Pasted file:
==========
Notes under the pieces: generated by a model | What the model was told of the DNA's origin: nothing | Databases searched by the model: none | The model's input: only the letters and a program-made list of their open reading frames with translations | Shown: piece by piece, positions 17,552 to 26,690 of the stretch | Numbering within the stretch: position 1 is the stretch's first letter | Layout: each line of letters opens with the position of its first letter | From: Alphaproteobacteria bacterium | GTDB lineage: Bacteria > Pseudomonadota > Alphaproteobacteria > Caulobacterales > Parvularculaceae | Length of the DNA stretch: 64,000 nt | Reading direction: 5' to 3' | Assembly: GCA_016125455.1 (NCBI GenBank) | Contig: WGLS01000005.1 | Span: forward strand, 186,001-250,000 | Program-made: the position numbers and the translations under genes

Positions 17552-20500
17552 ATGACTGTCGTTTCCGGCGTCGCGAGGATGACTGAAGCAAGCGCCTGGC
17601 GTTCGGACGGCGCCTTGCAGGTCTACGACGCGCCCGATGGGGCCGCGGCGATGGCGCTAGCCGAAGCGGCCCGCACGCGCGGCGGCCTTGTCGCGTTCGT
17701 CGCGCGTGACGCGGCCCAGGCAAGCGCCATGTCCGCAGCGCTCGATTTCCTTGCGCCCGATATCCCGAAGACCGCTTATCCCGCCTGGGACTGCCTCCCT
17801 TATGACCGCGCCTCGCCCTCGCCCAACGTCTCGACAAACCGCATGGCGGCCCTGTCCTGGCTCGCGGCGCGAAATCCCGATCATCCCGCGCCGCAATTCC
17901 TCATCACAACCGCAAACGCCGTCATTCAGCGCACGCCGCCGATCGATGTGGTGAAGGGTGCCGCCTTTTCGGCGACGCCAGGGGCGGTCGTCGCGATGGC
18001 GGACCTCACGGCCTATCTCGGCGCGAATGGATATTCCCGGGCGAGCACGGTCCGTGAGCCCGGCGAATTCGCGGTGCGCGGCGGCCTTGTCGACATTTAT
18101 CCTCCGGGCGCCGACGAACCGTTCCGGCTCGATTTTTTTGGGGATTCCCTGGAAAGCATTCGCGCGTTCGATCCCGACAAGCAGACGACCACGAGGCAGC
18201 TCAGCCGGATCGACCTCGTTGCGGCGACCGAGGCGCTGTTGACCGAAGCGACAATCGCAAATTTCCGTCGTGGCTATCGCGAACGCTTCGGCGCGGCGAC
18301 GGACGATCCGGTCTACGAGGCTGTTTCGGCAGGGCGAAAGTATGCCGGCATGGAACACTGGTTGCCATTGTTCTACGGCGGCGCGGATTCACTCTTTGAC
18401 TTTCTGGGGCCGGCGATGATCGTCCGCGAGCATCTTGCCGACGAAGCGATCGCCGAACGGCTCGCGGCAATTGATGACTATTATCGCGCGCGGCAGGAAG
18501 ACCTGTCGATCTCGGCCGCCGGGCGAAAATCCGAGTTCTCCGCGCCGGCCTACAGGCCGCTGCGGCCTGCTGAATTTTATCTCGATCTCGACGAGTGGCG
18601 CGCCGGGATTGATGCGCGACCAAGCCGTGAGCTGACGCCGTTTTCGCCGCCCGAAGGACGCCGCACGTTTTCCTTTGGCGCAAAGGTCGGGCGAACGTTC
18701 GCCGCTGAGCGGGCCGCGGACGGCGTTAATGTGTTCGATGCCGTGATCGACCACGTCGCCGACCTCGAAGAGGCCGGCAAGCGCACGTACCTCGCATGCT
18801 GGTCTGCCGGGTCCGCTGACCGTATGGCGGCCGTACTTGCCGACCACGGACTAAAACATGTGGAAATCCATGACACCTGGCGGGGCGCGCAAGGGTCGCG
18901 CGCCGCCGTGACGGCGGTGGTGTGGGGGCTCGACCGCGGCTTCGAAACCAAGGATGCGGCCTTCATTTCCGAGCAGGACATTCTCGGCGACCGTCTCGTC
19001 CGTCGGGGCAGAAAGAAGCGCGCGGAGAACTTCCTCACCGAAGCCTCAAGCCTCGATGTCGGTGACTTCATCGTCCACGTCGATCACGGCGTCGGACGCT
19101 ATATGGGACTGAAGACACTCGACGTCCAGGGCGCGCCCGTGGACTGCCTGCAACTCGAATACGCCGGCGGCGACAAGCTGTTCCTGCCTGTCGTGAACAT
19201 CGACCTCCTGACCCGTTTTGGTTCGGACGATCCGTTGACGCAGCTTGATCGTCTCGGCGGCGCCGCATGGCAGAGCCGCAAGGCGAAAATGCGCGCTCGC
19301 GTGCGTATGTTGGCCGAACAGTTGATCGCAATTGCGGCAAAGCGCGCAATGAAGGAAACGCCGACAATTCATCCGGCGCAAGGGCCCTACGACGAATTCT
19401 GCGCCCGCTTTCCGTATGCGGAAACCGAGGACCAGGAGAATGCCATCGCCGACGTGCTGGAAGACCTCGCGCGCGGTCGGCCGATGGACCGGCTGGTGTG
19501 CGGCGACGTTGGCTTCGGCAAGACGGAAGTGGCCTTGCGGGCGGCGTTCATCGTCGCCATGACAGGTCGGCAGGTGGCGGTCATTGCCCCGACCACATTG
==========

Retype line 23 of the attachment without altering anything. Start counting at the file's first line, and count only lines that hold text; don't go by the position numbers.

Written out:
19501 CGGCGACGTTGGCTTCGGCAAGACGGAAGTGGCCTTGCGGGCGGCGTTCATCGTCGCCATGACAGGTCGGCAGGTGGCGGTCATTGCCCCGACCACATTG